Credit Cards During and After Divorce
- How are credit cards handled in divorce?
- Can I cancel credit cards during my divorce?
- Should I pay off credit cards before or after divorce?
- How to create a payment plan
- Benefits and risks of credit cards
- When you should use credit cards
Divorce can be financially detrimental to both parties involved. Between legal fees and the costs that can be incurred when dividing assets, these financial factors can have a major impact on divorcees. Financial concerns are also a leading factor many people wait so long to file for divorce. Many turn to credit cards as a temporary fix – but that's not always wise.
Credit cards debt is a source of contention during divorce, especially if you and your ex's spending habits differed greatly. Debt on joint accounts can impact your finances both before and after your divorce. If you are going through a divorce and are concerned about credit card use and debt, there are several important considerations to keep in mind. Keep reading to understand how to handle your credit cards during and after your divorce.
How are credit cards handled in divorce?
During your marriage, you may have shared most, or maybe all, of your financial accounts with your spouse. Since you and your ex may have had (or still have) access to the same bank accounts, investments, and credit cards, these accounts need to be divided during a divorce . Some of this will be handled during the divorce proceedings by a court, while other aspects of this can be handled by you and your spouse privately. Accounting for debts and assets is part of your settlement agreement.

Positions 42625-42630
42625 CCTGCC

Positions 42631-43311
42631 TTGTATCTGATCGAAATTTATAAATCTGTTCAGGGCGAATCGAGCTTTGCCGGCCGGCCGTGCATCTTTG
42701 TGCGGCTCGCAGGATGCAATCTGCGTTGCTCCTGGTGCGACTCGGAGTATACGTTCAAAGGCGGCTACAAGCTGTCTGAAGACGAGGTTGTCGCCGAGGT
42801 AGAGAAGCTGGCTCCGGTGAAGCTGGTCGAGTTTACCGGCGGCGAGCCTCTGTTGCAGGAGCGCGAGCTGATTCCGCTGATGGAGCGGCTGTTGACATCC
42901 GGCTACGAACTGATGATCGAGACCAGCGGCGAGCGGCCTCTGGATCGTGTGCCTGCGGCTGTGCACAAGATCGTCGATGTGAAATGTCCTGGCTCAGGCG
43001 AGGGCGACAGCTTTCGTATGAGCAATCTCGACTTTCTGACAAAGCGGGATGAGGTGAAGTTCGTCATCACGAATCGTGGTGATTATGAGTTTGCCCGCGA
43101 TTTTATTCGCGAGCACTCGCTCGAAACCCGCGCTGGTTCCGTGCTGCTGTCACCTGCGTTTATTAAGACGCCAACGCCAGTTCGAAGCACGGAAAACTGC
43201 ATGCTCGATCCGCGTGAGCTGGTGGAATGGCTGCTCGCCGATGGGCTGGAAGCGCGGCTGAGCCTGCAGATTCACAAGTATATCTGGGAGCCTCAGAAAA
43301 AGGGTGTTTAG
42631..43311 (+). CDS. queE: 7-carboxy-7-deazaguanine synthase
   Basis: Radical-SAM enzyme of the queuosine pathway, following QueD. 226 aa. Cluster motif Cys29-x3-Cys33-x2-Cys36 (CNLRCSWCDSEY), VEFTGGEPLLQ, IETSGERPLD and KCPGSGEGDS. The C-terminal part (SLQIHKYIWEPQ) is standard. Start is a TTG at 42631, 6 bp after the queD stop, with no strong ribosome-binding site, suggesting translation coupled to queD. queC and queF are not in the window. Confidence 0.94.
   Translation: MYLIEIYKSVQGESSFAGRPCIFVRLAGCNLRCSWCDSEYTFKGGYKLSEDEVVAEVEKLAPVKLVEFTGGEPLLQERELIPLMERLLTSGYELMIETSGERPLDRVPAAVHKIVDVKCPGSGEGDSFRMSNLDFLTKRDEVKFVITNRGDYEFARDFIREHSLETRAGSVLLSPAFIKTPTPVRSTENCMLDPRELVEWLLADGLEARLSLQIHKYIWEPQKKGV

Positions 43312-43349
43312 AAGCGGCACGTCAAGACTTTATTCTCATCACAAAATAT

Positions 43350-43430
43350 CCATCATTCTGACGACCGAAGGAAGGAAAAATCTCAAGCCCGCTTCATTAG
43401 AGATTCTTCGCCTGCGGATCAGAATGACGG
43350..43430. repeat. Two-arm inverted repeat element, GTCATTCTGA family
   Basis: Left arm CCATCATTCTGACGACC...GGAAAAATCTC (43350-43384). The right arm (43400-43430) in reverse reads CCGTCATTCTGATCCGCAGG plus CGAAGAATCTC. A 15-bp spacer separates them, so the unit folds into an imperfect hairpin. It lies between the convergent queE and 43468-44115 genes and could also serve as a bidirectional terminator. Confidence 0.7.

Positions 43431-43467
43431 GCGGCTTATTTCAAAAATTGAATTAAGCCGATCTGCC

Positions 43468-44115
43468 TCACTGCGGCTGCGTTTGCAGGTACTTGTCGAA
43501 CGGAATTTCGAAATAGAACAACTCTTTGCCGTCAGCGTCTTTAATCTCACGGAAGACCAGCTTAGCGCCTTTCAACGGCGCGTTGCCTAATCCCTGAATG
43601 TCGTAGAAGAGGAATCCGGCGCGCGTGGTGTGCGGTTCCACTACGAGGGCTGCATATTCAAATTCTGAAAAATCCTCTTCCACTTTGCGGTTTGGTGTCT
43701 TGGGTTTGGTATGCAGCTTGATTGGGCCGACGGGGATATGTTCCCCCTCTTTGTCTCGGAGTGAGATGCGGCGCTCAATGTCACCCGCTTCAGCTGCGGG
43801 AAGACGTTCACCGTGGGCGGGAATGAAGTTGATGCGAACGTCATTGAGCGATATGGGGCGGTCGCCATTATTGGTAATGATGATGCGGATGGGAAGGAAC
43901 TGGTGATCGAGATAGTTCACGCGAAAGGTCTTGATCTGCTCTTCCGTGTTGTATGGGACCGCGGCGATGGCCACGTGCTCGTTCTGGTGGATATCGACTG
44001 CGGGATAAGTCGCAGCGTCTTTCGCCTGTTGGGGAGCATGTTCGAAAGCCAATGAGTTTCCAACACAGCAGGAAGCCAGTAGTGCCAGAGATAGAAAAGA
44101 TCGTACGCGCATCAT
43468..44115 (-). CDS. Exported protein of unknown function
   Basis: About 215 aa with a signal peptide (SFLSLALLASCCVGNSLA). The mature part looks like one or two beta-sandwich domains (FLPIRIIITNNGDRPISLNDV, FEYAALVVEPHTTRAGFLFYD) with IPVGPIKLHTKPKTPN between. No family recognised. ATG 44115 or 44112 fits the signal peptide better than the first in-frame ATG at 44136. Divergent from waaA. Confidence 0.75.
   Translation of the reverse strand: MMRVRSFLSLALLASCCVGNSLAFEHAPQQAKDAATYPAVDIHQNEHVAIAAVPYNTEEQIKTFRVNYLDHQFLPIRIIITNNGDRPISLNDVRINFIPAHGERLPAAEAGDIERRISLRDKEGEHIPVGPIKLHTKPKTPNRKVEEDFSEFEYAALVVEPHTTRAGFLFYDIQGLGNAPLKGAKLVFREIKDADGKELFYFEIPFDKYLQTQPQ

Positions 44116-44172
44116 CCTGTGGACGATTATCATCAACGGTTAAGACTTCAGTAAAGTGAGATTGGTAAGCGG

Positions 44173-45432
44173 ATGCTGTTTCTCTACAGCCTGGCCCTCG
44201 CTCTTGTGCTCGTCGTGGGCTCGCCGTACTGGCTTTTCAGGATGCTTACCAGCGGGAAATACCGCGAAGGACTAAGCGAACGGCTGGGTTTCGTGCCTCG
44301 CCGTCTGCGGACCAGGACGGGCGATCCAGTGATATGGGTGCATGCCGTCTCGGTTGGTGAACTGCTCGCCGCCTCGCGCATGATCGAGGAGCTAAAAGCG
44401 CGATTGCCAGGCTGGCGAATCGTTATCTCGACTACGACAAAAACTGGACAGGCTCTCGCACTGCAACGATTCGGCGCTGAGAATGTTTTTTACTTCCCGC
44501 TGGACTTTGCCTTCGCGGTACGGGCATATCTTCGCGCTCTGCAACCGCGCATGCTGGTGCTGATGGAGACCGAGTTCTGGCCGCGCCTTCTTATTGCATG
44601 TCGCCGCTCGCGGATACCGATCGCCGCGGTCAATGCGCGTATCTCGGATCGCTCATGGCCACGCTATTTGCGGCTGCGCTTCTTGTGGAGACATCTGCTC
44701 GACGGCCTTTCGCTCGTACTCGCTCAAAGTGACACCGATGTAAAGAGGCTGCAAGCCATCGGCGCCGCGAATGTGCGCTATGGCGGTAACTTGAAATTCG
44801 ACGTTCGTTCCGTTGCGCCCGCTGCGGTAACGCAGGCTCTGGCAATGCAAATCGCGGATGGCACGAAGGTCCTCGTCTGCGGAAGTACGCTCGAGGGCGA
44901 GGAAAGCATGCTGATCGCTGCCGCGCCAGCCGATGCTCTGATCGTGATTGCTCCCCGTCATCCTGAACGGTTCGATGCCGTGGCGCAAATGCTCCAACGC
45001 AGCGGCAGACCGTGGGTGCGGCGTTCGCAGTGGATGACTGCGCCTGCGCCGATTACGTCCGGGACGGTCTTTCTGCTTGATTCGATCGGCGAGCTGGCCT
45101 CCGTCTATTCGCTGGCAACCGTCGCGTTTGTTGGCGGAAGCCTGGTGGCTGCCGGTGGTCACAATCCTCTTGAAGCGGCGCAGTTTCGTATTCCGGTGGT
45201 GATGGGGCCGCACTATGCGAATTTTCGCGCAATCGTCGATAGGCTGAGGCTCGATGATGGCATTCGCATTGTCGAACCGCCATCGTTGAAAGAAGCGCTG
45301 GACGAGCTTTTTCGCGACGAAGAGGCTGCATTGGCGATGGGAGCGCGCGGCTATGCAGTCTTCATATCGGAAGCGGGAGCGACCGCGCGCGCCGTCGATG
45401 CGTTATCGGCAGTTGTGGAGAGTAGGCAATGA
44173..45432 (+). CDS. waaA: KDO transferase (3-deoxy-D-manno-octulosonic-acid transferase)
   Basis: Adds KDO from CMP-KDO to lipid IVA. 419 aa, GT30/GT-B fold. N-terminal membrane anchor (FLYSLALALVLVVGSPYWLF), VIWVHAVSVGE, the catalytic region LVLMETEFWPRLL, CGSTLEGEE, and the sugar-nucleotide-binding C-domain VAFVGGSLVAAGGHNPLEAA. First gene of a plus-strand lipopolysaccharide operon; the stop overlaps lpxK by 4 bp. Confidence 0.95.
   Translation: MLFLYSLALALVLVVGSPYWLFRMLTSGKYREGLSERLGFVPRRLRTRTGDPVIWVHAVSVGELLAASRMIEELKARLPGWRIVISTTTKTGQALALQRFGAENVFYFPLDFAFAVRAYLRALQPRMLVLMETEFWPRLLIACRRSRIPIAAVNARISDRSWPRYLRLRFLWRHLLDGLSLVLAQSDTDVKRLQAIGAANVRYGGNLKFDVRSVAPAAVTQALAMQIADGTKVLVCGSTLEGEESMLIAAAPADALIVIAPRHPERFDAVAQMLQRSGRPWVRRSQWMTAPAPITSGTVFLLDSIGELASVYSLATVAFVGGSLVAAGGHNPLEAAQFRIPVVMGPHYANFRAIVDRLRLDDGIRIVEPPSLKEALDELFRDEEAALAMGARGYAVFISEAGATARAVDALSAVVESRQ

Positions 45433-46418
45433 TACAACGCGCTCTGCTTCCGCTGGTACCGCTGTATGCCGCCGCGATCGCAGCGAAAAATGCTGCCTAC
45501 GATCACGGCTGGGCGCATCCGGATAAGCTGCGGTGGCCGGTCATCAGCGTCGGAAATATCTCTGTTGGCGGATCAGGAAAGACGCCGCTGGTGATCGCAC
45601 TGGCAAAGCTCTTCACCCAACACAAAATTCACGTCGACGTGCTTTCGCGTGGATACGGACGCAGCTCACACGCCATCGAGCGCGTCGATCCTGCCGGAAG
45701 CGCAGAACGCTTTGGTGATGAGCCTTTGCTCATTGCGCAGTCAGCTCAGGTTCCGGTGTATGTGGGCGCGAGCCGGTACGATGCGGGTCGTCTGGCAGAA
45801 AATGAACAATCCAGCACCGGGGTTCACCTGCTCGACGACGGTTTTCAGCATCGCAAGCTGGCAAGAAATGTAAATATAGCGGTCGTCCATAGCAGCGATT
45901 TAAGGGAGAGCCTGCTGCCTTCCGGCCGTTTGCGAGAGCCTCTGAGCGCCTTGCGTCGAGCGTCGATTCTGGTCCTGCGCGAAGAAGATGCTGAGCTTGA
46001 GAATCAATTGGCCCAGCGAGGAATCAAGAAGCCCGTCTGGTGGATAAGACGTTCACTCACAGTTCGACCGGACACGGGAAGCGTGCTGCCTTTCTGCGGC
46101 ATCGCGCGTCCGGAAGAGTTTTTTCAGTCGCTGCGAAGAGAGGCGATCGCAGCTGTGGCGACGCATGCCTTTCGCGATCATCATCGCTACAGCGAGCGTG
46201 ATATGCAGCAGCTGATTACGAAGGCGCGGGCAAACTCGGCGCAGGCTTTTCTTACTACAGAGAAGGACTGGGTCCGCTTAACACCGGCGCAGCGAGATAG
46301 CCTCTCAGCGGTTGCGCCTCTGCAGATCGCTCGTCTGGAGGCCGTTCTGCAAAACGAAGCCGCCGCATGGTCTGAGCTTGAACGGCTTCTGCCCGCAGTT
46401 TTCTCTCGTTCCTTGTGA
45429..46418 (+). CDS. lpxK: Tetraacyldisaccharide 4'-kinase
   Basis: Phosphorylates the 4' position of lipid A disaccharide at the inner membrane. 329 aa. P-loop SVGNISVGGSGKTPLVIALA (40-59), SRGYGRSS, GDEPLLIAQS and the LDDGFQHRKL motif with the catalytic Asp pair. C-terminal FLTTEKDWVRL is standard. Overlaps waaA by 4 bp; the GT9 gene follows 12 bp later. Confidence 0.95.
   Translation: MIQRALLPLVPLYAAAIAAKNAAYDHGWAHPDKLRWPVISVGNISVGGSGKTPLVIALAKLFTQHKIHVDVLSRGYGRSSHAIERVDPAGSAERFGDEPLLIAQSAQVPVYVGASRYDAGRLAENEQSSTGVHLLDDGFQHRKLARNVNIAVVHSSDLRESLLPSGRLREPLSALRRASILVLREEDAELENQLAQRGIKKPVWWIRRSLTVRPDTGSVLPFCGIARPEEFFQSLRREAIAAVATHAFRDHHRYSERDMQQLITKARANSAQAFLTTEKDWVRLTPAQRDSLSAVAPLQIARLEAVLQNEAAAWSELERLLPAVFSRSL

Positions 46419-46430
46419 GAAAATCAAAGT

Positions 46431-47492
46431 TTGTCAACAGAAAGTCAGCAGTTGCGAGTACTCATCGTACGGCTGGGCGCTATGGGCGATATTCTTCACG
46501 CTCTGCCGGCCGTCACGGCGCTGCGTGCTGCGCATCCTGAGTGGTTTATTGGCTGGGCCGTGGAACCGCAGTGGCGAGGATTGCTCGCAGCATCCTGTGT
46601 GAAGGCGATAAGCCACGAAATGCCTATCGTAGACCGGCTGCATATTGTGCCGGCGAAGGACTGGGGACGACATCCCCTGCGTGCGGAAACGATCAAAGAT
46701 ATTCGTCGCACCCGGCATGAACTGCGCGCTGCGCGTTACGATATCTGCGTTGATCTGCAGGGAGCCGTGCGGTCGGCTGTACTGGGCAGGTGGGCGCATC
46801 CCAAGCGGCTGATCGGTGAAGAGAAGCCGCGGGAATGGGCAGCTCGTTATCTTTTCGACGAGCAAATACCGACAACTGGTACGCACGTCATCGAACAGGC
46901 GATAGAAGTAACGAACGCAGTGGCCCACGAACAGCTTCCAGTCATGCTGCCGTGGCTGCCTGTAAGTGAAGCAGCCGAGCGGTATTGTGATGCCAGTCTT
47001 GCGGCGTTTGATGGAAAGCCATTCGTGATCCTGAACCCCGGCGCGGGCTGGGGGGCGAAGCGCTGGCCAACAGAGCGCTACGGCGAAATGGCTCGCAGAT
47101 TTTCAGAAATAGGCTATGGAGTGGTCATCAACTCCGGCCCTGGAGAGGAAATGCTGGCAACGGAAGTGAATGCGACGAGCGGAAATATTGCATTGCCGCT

Can I cancel credit cards during my divorce?
Making sure that you have a new credit card that your ex does not have access to after your divorce may be especially important to you, if not before it's finalized. If you aren't certain that you're the only person on your credit card, additional spending and debt could be accumulated without you knowing it.